U.S. Pat. No. 4,600,964--A design using two magnet coils, one for lift and one for drop. This used full-wave rectified output from an AC generator, which was switched between lift and drop coils using relays. The main problem with thisinvention is that magnets are expensive, and most magnets already in the field have only one coil. Flyback diodes on each coil are necessary to prevent arcing when the relay contacts are opened. Furthermore, flyback diodes alone without a secondarydischarge would discharge the magnet too slowly.

U.S. Pat. No. 5,325,260--This design used an AC generator that was connected to a standard bridge rectifier via mechanical relay contacts. The rectified AC from the bridge was applied to the magnet using mechanical relays in a standard Hbridge configuration. Before the lift or drop relay contacts were opened, the relay contacts feeding the standard rectifier bridge were opened, thus causing the H bridge rectifiers to act like flyback diodes. This reduced the stored magnetic energybefore the lift or drop contacts opened, and would reduce the high voltage arcing to some extent. But there was no secondary discharge circuit as in the present invention, and no capacitor across the magnet, which means either there was a large highvoltage transient or a relatively long time was required to reverse the magnet current. Special mercury-wetted relay contacts were required because of the contact arcing.

U.S. Pat. No. 7,495,879--A solid state design that used insulated gate bipolar transistors (IGBTs) in an H bridge configuration and a DC power source. The stored magnetic energy at the end of a lift or drop was fed into a large capacitor,then the capacitor was discharged through a fifth IGBT and resistor. To avoid excessive high voltage, the capacitor must have been very large and must have had a rather high voltage rating. The stored magnetic energy was dissipated in a resistor, notthe magnet, so the resistor must have been of high wattage rating, and therefore of large physical size and must have required a large heat sink.

U.S. Pat. No. 7,697,253--Another solid-state control using a DC generator and an H bridge configuration. This design allegedly dissipated the stored magnetic energy in the DC generator and a resistor in series with a transient voltagesupressor (TVS), not in the magnet resistance. This would produce some extra wear on the generator, and would have required a very large TVS to withstand twice the lifting current for at least several tenths of a second.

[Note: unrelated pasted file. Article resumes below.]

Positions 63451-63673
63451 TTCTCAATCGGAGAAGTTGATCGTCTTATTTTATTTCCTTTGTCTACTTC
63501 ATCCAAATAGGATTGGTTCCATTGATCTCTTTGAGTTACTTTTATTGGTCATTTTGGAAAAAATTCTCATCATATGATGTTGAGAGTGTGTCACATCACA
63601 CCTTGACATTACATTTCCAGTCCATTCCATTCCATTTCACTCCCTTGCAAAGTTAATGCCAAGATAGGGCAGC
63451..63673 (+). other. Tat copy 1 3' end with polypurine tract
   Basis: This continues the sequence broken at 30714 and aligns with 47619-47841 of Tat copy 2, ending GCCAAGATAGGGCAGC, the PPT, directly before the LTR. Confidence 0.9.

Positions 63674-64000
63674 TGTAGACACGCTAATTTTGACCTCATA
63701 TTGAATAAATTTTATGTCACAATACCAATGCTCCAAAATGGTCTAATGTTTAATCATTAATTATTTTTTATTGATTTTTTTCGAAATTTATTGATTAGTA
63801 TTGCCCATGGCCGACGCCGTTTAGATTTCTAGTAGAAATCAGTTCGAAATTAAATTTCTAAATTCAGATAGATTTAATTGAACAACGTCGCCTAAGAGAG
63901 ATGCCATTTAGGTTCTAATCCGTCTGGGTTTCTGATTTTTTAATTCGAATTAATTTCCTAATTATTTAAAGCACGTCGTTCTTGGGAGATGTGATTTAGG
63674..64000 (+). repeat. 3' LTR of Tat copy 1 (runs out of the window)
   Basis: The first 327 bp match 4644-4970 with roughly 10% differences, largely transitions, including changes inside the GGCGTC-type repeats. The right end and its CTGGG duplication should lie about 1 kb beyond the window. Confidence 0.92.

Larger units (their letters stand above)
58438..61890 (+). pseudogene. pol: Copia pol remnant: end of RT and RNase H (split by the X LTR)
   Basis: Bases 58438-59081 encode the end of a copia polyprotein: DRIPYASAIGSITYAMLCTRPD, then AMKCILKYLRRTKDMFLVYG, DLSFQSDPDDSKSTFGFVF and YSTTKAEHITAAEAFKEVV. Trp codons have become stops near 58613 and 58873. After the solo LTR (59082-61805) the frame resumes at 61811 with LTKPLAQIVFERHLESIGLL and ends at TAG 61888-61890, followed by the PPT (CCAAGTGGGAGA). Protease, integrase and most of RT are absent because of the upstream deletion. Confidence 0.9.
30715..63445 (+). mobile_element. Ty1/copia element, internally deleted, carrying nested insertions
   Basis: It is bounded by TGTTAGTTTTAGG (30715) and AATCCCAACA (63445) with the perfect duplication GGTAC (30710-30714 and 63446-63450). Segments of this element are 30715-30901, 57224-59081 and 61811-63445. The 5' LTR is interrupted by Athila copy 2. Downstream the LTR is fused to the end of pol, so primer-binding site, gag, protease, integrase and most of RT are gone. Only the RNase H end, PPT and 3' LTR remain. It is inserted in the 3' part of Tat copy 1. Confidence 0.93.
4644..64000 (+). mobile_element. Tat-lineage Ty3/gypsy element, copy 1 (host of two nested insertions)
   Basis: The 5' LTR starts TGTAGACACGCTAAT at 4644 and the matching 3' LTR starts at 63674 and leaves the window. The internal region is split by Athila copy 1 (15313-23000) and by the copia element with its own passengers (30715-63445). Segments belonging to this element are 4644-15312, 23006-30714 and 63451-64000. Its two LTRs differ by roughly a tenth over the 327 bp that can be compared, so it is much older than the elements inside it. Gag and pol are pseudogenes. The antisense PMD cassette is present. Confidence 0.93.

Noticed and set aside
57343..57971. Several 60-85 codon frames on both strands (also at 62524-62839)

Magnet controllers use DC or rectified AC voltage to drive current through the magnet in one direction for "lift", then in the opposite direction ("reverse") to remove the remaining magnetism after the lift current is removed. The lift andreverse currents may be applied by a variety of means, such as an H bridge for a DC source, or thyristors that apply rectified AC in the desired direction. No matter how the voltage is applied, the magnet current must be reduced at the end of the liftphase and then reversed. Reducing the current fast enough for practical magnet operation can produce a high voltage transient. This transient must be eliminated or significantly reduced to prevent damage to semiconductor switching elements.

The fastest way to discharge a magnet without a high voltage transient is to connect a variable impedance across the magnet when the external power is disconnected, then vary the impedance to keep the voltage at its maximum allowable value untilthe discharge is complete. The initial value of the impedance must be near zero, and then increased to a very high value at the end of the discharge, at which point the voltage across the magnet quickly drops to zero. The word "transistor" is definedas such a variable impedance that can be controlled by an electrical signal. However, a transistor used to discharge an industrial lifting magnet in this manner would have to be capable of dissipating a large amount of power, and would be prohibitivelyexpensive.